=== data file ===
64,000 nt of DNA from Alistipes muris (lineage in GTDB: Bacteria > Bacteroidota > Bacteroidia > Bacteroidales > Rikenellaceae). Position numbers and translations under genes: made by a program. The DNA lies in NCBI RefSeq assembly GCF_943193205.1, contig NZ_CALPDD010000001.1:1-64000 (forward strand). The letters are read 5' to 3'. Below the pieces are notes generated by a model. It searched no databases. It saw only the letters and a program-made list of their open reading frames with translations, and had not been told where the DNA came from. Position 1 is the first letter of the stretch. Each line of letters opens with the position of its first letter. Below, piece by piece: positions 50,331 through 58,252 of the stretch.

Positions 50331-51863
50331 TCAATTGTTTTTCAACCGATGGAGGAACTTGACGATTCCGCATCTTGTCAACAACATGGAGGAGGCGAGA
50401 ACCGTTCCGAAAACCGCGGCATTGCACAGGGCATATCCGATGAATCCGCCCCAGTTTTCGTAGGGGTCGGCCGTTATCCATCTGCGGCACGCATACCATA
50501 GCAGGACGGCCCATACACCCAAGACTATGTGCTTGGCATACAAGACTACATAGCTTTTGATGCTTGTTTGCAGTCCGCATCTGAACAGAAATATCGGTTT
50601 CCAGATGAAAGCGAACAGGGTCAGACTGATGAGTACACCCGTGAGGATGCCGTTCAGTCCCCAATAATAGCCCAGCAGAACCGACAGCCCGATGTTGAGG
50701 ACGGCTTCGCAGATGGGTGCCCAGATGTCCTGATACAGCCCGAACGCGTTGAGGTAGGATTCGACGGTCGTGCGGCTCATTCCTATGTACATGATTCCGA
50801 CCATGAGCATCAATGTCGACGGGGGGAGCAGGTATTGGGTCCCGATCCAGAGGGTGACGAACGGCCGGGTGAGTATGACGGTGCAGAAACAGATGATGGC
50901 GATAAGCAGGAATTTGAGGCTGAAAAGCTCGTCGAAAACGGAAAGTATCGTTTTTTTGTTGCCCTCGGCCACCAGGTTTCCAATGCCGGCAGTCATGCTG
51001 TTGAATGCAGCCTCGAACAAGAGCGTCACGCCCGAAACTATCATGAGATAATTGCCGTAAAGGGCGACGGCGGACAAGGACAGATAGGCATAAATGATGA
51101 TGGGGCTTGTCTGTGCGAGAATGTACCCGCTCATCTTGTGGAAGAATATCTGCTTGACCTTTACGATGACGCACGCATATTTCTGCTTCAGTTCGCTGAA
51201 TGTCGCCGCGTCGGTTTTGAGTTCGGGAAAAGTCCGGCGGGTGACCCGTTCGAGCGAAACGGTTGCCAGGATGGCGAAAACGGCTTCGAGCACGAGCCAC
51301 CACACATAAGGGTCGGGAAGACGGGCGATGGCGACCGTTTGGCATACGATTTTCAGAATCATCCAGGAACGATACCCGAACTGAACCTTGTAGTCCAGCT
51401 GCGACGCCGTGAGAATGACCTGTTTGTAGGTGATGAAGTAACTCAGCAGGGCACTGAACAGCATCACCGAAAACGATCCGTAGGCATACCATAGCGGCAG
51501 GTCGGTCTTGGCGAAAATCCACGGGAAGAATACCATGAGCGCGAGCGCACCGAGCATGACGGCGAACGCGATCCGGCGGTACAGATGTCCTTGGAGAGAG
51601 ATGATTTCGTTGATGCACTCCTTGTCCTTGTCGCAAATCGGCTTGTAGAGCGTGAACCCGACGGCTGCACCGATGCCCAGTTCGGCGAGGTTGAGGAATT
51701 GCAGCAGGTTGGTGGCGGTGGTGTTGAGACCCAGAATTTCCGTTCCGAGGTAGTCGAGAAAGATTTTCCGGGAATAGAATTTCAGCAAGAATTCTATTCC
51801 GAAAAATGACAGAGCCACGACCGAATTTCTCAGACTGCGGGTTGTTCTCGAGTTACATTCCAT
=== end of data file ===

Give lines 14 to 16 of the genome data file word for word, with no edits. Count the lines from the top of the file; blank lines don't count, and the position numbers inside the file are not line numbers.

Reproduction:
51401 GCGACGCCGTGAGAATGACCTGTTTGTAGGTGATGAAGTAACTCAGCAGGGCACTGAACAGCATCACCGAAAACGATCCGTAGGCATACCATAGCGGCAG
51501 GTCGGTCTTGGCGAAAATCCACGGGAAGAATACCATGAGCGCGAGCGCACCGAGCATGACGGCGAACGCGATCCGGCGGTACAGATGTCCTTGGAGAGAG
51601 ATGATTTCGTTGATGCACTCCTTGTCCTTGTCGCAAATCGGCTTGTAGAGCGTGAACCCGACGGCTGCACCGATGCCCAGTTCGGCGAGGTTGAGGAATT